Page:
"Thinspiration! Realizing waif status through self-loathing" by S.R.
Home, smoking, with two friends. Friend #1 (female) leaves. Friend #2 (male) and I sit in silence until he slides over and hastily presses his lips into mine. Unexpected. Friend #2 has only ever been friend, has serious girlfriend. Friend #1 returns. Feeling apparently dissipates.
Vainly admiring features in mirror later, suddenly sickened by them. Waves of insecurity, humiliation, sweat, nausea.
A human (non-demon) person once told me I wasn’t thin enough to be depressed. I believed her; I believe her now.
“You don’t seem like the kind of person who could find anything boring.” His knuckles brush my knee. It’s a small office, granted, but I flinch away.
Bad vibes at this party. I prickle at every gendered comment, every unwanted touch and mention of my sexuality in conversation. There are a lot, apparently.
It’s just a bad high.
Something about prescription drugs. I’ve had one drink. I’ve eaten 350 calories today. It’s probably withdrawals from the antidepressant I no longer take because it interacts with Vyvanse and Adderall and self-control doesn’t always suffice.
“Really feeling being alone this semester,” I explain in a response to an already intrusive question. “That’s a shame,” into my ear, “I was so looking forward to my turn.” His tongue grazes my cartilage, hand grabs at my waist.
Teeth grind hard. “You shouldn’t treat women like that,” I say, annoyed with myself for trying. Knowing I’ll come off as pretentious. As a bitch, a tease, an attention whore. Out of nowhere, a miniature Asian schoolgirl type pops to his side. “I’m not really a feminist,” she chirps. Jesus. Cheeks flare with rage, flip him off (her too?) and turn. Bolt with Irish exit in mind, choking down what has been officially deemed “stress nausea” but which I secretly think is some ugly vestige of another eating disorder.
It’s a societal thing; it’s not his fault. Jay-Z or Ray Rice or Bill Cosby or whoever the fuck made this okay. It is okay. I was wearing heels. I was wearing leather pants. Whatever.
I wake up not better. That’s what people tell you, it’ll be better in the morning. I’ve found it’s the real catalyst to go from sadness to depression.
Roll tongue against molars and draw stomach in hard, craving that nebulous size that will finally fix this, fix me.
His face is so near mine, hands slide through the gap between my skin and jacket. I am paralyzed. All I can think is I do not want this. All I can think is STOP.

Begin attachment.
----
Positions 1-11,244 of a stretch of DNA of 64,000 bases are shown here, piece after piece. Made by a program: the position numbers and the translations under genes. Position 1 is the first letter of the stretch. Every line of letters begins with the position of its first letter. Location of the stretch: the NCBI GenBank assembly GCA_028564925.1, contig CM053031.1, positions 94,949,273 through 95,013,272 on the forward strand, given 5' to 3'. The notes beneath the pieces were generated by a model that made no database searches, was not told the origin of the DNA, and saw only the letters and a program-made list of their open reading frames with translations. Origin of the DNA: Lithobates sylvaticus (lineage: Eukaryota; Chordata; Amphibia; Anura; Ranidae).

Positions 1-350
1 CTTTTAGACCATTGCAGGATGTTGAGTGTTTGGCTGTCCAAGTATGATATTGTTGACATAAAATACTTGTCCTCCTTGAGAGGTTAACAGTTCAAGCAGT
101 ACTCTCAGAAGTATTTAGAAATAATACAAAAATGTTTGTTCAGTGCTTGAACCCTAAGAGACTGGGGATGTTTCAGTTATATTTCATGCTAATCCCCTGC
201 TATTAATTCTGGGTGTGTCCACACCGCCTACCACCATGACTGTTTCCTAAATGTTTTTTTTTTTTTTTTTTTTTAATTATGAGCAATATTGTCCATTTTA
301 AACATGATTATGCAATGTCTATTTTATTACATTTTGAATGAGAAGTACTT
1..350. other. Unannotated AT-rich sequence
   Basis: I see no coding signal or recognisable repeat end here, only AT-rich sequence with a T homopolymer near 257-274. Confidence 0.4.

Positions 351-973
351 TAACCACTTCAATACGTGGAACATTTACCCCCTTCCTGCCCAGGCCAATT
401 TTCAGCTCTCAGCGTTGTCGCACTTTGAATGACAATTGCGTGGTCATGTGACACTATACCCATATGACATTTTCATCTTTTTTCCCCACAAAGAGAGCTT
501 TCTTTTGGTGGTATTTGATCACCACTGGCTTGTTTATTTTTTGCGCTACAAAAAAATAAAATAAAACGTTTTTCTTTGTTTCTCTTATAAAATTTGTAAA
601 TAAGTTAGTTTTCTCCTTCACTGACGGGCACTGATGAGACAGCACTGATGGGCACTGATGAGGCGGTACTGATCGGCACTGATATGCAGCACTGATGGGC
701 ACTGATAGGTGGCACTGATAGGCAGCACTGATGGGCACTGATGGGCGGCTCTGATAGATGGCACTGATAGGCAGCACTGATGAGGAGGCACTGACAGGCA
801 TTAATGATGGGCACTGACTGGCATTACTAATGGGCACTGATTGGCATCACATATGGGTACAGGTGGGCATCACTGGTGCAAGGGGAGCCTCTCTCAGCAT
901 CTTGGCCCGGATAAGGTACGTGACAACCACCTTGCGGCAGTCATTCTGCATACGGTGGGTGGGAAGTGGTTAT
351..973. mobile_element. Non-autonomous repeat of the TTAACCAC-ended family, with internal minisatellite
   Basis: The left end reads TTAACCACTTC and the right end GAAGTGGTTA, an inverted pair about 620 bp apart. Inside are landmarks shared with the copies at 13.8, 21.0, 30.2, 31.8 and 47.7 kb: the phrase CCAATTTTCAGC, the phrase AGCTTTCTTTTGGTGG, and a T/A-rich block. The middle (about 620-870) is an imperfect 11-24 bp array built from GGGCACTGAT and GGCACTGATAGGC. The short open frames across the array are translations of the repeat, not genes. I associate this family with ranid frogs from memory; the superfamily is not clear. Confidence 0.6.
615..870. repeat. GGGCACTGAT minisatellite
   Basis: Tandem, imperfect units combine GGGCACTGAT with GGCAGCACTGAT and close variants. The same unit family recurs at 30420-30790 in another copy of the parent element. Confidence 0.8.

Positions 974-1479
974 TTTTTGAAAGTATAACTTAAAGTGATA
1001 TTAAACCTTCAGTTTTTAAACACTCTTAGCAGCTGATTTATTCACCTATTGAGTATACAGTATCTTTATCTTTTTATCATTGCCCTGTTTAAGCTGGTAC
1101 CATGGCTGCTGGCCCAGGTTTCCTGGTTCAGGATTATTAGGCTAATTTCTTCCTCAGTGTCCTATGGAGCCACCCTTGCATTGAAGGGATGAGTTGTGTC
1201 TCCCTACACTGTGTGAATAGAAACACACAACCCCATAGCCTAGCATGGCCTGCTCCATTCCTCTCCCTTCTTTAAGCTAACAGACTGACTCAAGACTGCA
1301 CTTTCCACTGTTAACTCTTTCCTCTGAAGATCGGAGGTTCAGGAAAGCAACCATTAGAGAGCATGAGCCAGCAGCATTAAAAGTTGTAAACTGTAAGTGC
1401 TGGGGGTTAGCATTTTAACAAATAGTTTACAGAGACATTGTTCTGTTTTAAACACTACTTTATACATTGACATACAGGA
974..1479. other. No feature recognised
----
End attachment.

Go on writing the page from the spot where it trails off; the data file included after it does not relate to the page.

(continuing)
The sex is fine. The sooner he cums the sooner I can go anyway, so I respond to that effect. Arch my back and pull him in. I want to shove him off of me I want to recoil I want to be alone but this is not rape, so.
Later, when he wakes up horny at four in the morning to rail me against the wall, when the rough brick tears at my back and he bites too hard, I will regret this.
Sharp toenails curl into my skin as he climaxes, collapses. His lips on my forehead, I roll over and hope the cold shoulder precludes further advances.
6 a.m. Not alone. Am I fucking crying? That seems unnecessary. Slide over him and dart out. Walk home to a slow chorus of catcalls and honks. Elderly man offers me a ride home because I’m “too pretty to look so sad.” I consider it, stupidly, until he gestures to his lap.
This is a kind of vignette experience with my particular breed of anorexia. I don’t mean to glamorize it. Anorexia will not get you all of the male attention I am fortunate enough to receive (and please, rethink fortunate). The New Yorker tells me it’s “the impossible subject” because its literary genre, the “survival memoir,” makes it attractive. The doctor in the article urges me not to write about it, not to encourage others with “how-to” manuals. But I’m not pretending to be recovered; this is not a survival memoir, this is it for me. I’m addicted to this delusional starvation high. I also like prescription drugs. Obviously, I’m no role model.
Point being, this is not the graceful suffering of some ethereal skeleton goddess, and it never is. Anorexia is not glamor, it’s not even interesting, and it should never be confused with a weight loss scheme. It is not discipline, it is not beauty. It is illness; it is obsession and tedium. It is counting calories, skipping all events with food, avoiding friends with appetites. It is being so insecure that you tell your best friend in college about your eating disorder and because you’re not thin enough, you don’t think she believes you. It is ignoring recommendations for intensive residential treatment programs because you think the other patients will be thinner (better). It is finally telling the girls you live with about your problem and then avoiding them for days because you’re afraid of being a burden. It is not attaching your name to something you’re proud of because you’re embarrassed about the subject.
So, if you’re here for a “how-to.” Here’s how (you fucker). Hate yourself, but not just the surface. Hate everything about yourself with such deep and confused conviction that it literally makes you sick. Vomit after every meal you consider too much, after every situation where you feel uncomfortable, like you’re occupying too much space. Stop eating because you don’t deserve it. Because you’re not thin enough to be depressed. Have people tell you not to write about it, because it’s such a desirable disease. Because you’re so lucky.